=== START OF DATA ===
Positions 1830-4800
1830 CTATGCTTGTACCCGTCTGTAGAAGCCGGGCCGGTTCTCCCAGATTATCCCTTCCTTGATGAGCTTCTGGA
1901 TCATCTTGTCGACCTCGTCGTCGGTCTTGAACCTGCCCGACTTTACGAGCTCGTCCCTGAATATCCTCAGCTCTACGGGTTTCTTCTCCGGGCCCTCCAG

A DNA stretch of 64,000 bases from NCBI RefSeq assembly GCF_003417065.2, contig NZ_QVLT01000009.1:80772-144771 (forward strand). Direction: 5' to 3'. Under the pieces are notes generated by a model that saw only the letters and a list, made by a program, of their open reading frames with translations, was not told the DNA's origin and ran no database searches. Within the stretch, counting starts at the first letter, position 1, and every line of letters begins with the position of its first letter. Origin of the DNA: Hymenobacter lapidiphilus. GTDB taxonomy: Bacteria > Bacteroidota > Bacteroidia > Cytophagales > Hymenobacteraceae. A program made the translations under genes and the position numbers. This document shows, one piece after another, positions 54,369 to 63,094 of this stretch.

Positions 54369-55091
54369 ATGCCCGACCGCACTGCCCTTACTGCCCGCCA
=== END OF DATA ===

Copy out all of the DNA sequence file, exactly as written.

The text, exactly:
Positions 1830-4800
1830 CTATGCTTGTACCCGTCTGTAGAAGCCGGGCCGGTTCTCCCAGATTATCCCTTCCTTGATGAGCTTCTGGA
1901 TCATCTTGTCGACCTCGTCGTCGGTCTTGAACCTGCCCGACTTTACGAGCTCGTCCCTGAATATCCTCAGCTCTACGGGTTTCTTCTCCGGGCCCTCCAG

A DNA stretch of 64,000 bases from NCBI RefSeq assembly GCF_003417065.2, contig NZ_QVLT01000009.1:80772-144771 (forward strand). Direction: 5' to 3'. Under the pieces are notes generated by a model that saw only the letters and a list, made by a program, of their open reading frames with translations, was not told the DNA's origin and ran no database searches. Within the stretch, counting starts at the first letter, position 1, and every line of letters begins with the position of its first letter. Origin of the DNA: Hymenobacter lapidiphilus. GTDB taxonomy: Bacteria > Bacteroidota > Bacteroidia > Cytophagales > Hymenobacteraceae. A program made the translations under genes and the position numbers. This document shows, one piece after another, positions 54,369 to 63,094 of this stretch.

Positions 54369-55091
54369 ATGCCCGACCGCACTGCCCTTACTGCCCGCCA